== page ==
Cheap and Natural Homemade Fabric Softeners
by Reader Contributors
You can get simple fabric softener savings without the chemicals. Try these recipes from our frugal readers to keep your laundry soft for less.
Dear Dollar Stretcher,
Could you ask your readers if anyone knows of a way to make a clothes softener without using a bunch of chemicals? Downy is not cheap but I love the feel of it on my wash I hang out side. Trying to find a cheaper way. Thanks.
Recipes for Cheap and Natural Homemade Fabric Softener
We asked out frugal readers how they save keeping their laundry soft. Read on for the many tips and recipes we received for homemade fabric softener solutions on the cheap.
A 1/4 cup 20 Mule Team Borax in your rinse water will do the trick.
I was looking for an alternative myself a number of years back and found it in an environmental home renovating magazine (sorry, it’s name escapes me at the moment).
Mix 1 cup of Glycerin (available at your local natural market) and 1 gallon of water. Add 1/2 cup of this mixture to the wash or rinse cycle to soften clothing. Not only is it cheaper, but also it is much safer for the environment!
Vinegar is a natural fabric softener (1/2 cup a load usually works). We use this for our baby’s cloth diapers because fabric softeners take away their absorbency and it works great. The vinegar also helps to remove soap residue.
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If you like to hang your clothes out, try this and see how it works for you. Hang them out first to dry almost completely then throw them in dryer for just about 5 minutes. This will soften them.
To save money on the Downy, instead of putting the capful in the washer when washing the clothes, try it this way. I make a mixture in an old butter tub with a lid, of approximately 1 part fabric softener to 4 parts water. I cut a large wash cloth into fourths and throw those pieces in the Downy mixture. Wring your Downy cloth out well so as not to leave marks on the clothes. Bring your clothes in off the line and throw in dryer for about 5 min. with one of the cloths.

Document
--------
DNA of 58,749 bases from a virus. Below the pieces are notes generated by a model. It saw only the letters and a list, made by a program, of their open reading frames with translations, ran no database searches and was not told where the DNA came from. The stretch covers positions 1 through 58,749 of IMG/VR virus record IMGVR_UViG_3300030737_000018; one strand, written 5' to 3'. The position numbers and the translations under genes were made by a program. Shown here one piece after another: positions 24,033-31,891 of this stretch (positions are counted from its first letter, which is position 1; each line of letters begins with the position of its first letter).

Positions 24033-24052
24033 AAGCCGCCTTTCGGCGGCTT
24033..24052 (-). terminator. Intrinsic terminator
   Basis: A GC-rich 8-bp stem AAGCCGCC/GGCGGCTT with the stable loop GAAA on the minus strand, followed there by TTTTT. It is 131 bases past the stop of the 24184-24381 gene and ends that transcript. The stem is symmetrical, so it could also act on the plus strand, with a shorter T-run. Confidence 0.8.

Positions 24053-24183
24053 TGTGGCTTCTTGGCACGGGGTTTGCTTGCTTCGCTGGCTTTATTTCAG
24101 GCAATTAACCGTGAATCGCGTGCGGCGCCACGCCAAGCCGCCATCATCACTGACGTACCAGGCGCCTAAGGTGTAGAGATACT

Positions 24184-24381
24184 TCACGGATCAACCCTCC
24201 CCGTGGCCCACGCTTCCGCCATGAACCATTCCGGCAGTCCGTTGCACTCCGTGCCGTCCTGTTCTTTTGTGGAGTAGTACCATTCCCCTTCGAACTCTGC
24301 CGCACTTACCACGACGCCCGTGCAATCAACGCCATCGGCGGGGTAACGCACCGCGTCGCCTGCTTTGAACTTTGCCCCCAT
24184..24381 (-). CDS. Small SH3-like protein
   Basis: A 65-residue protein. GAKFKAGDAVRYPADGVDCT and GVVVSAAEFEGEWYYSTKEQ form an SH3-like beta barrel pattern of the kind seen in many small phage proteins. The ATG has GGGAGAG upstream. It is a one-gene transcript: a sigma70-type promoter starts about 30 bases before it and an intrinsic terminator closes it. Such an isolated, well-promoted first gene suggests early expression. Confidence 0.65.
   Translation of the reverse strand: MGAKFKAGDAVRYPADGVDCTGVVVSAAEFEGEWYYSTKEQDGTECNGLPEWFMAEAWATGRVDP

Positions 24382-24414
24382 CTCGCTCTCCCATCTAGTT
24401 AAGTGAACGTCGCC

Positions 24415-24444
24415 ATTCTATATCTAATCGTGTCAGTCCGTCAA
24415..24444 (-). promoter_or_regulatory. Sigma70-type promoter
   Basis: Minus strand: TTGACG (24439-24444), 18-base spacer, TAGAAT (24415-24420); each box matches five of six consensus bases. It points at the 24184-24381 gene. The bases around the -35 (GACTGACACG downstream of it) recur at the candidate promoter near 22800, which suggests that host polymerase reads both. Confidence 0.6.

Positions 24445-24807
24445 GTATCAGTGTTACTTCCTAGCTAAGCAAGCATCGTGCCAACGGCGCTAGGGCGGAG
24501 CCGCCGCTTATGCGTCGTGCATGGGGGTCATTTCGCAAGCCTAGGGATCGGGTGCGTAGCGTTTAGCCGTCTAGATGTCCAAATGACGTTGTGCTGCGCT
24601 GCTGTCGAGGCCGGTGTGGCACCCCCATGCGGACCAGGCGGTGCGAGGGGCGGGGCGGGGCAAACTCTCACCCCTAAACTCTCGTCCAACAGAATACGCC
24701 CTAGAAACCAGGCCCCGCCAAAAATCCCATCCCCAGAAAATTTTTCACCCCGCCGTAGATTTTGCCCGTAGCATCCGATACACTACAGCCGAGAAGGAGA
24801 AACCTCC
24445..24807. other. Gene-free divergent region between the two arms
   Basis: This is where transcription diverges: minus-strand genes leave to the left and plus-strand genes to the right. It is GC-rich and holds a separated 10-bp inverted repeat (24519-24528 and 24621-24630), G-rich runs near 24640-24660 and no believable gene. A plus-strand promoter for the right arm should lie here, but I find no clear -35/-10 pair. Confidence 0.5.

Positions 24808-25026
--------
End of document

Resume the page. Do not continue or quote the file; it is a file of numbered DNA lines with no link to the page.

This should make your clothes soft, save you money because you only used your dryer 5 minutes instead of 45, and save you money because a bottle of Downy will last a really really long time.
A hint I learned is to not make a large amount of the Downy/water mixture because it will get slimy as it sits for a few weeks. Probably a good amount to start with is 1/4C downy to 1C water or even dilute it a little more if you find you can and it will still soften clothes. I think I probably do 1/4C to 2C water and it works fine. For the money you save it’s worth the hassle of wringing out a washcloth.
Use Your Head
Buy one of the jumbo jugs of cheap hair conditioner, and dilute approx. 3:1. (water – 3, conditioner – 1) This works just as well as any fabric softener I’ve ever used, and you can get those big jugs of conditioner for very cheap, you can even choose your own scents!
Buy the cheapest store-brand liquid fabric softener (the refill size is usually the best deal) and a spray bottle. Mix 1 part fabric softener with 3 parts water in the bottle. Spray inside your dryer before putting in the clean, wet clothes.
I’ve been doing this for over a year and have only gone through 1 1/2 cartons of fabric softener. My investment has been less than $7 so far (including the spray bottle) which is a LOT cheaper than the amount of boxes of Bounce fabric softener sheets I would normally have used in the same length of time.
Terri B. in MD
I found that recipe for fabric softener in an issue of Tightwad Living:
- 2c baking soda
- 2c white vinegar
- 4c water
Mix ingredients and store in a plastic or glass container in your laundry area. Label the container and keep it out of the reach of children. To use: Shake he mixture and add 1/4c to the final rinse in your washing machine. If you have hard water, use 1/3c.
Reviewed May 2022
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